Caffeine seems to be a staple in pretty much everyone’s pre-workout routine, whether it’s in the form of a cup of coffee, pills, pre-workout, or an energy drink. While the form of caffeine you’re taking does make a difference, the scientific consensus is that it can boost athletic performance.
But the tricky thing is that too little won’t get you all the benefits caffeine has to offer, and too much and you can say goodbye to a good workout.
It’s all about finding that sweet spot and how much works for your body and the type of exercise you’re doing.
If you’re not completely sold on downing a few cups of coffee or popping back a caffeine pill before your training session, we’re here to inform you about why adding in caffeine could be your best idea yet.
It’s definitely not a requirement where workouts go, but when taken at the right time and in the right dose, it could push your workout from great to off the charts incredible.
Let’s talk caffeine in pre-workout supplements—yay or nay?
What Is Caffeine?
Caffeine is one of the most widely used performance-enhancers by elite athletes, casual gym-goers, and everyone in between either in the form of a cup of coffee or a stimulant supplement. It’s a natural compound extracted from plants that elicits powerful effects on the central nervous system (CNS), acting as a powerful stimulant.
Upon ingestion, caffeine is rapidly absorbed through the gastrointestinal tract and metabolized by the liver to produce three metabolites: paraxanthine, theophylline, and theobromine 1.
The effects of caffeine hit anywhere from 30 to 60 minutes after consumption and can last anywhere from one or two hours to upwards of 8 or 9 hours. Because of its lipid solubility, it crosses the blood-brain barrier without difficulty, which is why it has such potent effects on brain function.
How Caffeine Works
There have been several mechanisms proposed for how caffeine affects athletic abilities, but the most significant one explains the effects of caffeine on adenosine; it competes with adenosine receptors in the brain to prevent fatigue and promote arousal.
Studies suggest that because caffeine can cross the membranes of nerve and muscle cells (and all tissues) so readily, the effects it elicits may actually be more neuronal than muscular 2. As such, one of the primary action sites of caffeine is the CNS.
But in addition to its effects on the CNS, it can also alter substrate utilization during exercise 3, 4. Studies find it shifts fuel substrates from relying on carbohydrates (glucose) to mobilizing free fatty acids, which may have profound impacts on performance (we'll talk more about this below).
The performance-enhancing effects of caffeine have been well-studied for decades, and we’re going to tell you everything you need to know about why caffeine should be in your pre-workout stack.
The Perks Of Caffeine For Athletic Performance
Boosts mental alertness and focus
When your brain function is on point, so is your body. In addition to boosting energy levels by stimulating your CNS and fighting fatigue, caffeine boosts mental alertness and sharpens focus to help improve reaction time and enhance your overall performance during big lifts and prolonged, intense workouts.
The reason caffeine has such a powerful effect on alertness and focus is because of its interaction with adenosine 5. Caffeine and adenosine are structurally similar molecules, which means caffeine fits into adenosine receptors and prevents adenosine from binding.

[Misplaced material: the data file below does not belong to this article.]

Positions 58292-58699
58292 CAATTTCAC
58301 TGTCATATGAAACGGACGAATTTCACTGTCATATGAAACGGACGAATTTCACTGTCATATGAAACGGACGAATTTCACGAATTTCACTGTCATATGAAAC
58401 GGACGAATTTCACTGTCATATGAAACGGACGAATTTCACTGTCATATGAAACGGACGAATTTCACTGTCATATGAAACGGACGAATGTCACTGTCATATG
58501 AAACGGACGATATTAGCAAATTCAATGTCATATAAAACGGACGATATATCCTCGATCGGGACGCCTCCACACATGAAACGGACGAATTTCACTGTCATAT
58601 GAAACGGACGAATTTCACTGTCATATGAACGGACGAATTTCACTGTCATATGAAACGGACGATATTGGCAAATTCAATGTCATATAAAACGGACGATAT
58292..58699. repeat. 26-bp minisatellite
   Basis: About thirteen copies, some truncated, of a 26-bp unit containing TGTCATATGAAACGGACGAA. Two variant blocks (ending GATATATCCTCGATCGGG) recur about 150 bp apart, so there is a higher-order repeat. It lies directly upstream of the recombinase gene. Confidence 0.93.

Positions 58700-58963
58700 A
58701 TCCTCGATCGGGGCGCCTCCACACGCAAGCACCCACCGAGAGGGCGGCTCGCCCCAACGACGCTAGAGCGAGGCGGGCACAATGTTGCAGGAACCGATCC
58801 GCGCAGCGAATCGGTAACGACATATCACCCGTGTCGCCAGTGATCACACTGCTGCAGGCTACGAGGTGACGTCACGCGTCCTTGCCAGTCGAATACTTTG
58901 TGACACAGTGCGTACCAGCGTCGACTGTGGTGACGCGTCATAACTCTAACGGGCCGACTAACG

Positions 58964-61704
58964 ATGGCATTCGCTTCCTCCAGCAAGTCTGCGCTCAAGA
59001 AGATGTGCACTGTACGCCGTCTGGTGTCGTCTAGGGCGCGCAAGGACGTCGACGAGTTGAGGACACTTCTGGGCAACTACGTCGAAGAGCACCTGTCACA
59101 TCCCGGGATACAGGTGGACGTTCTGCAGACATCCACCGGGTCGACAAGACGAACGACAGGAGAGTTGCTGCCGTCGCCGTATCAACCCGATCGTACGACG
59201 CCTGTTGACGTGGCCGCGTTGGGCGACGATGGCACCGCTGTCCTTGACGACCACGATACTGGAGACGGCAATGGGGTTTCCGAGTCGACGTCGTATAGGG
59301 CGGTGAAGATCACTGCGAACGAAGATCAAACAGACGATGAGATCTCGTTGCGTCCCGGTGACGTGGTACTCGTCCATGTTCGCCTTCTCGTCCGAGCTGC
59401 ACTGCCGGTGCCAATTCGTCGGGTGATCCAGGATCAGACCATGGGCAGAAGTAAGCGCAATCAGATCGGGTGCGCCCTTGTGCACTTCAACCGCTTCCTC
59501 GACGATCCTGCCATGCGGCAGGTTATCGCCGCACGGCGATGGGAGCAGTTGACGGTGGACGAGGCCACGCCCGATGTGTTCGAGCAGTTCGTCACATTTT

The role of adenosine is to slow down nerve cell activity along neural pathways and induce sleep and calmness, but when caffeine binds, it does the opposite and increases activity by speeding up nerve cell transmission, thus resulting in delayed fatigue and arousal.
Better endurance and cognitive function
If you’re looking to extend your endurance and perform at a higher capacity, caffeine may have some potential there. The exact mechanism as to how it does this is still debated, but there are three possibilities:
- Increasing intracellular calcium mobilization
- Increasing free fatty acid oxidation*
- Functioning as an adenosine receptor antagonist in the CNS*
Some research suggests the ergogenic effects are related to boosting oxidation of free fatty acids and sparing muscle glycogen, while others remain on the side that caffeine affects endurance performance through its antagonistic effect on adenosine receptors in the brain 6.
Through the second mechanism, caffeine can delay central fatigue onset and alter ratings of perceived exertion, pain, and levels of physical strength and energy, all of which contribute to enhanced performance.
In one study, cyclists consumed 170mg of caffeine per day, participating in 150 minutes of cycling at 60% VO2max followed by five minutes of rest and a ride to exhaustion at 75% VO2max 7.
Compared to a non-caffeinated drink, participants consuming caffeine performed significantly faster and had better visual information processing after consuming caffeine.
But it may also improve endurance by increasing secretion of β-endorphins—an opioid neuropeptide and hormone synthesized in the CNS that plays an important role in pain management 8.
Studies find that caffeine consumption increases plasma β-endorphin concentrations after high-intensity exercise and their analgesic (pain-relief) properties may reduce perceptions of pain, thereby improving and prolonging endurance performance 9.
Full glycogen stores offer a major selling point for performance and recovery. Because glycogen is needed for the growth and repair of muscles post-exercise, having an adequate supply is crucial.
But where caffeine comes in is that due to its role in the CNS, it can alter substrate utilization during exercise and spare glycogen from being used as fuel.
Specifically, studies show that it can decrease reliance on glycogen and increase dependence on free fatty acids (fat) as a fuel substrate. One study found a significant increase in intramuscular fat oxidation during cycling in subjects who consumed caffeine at a dose of 5 mg/kg 10.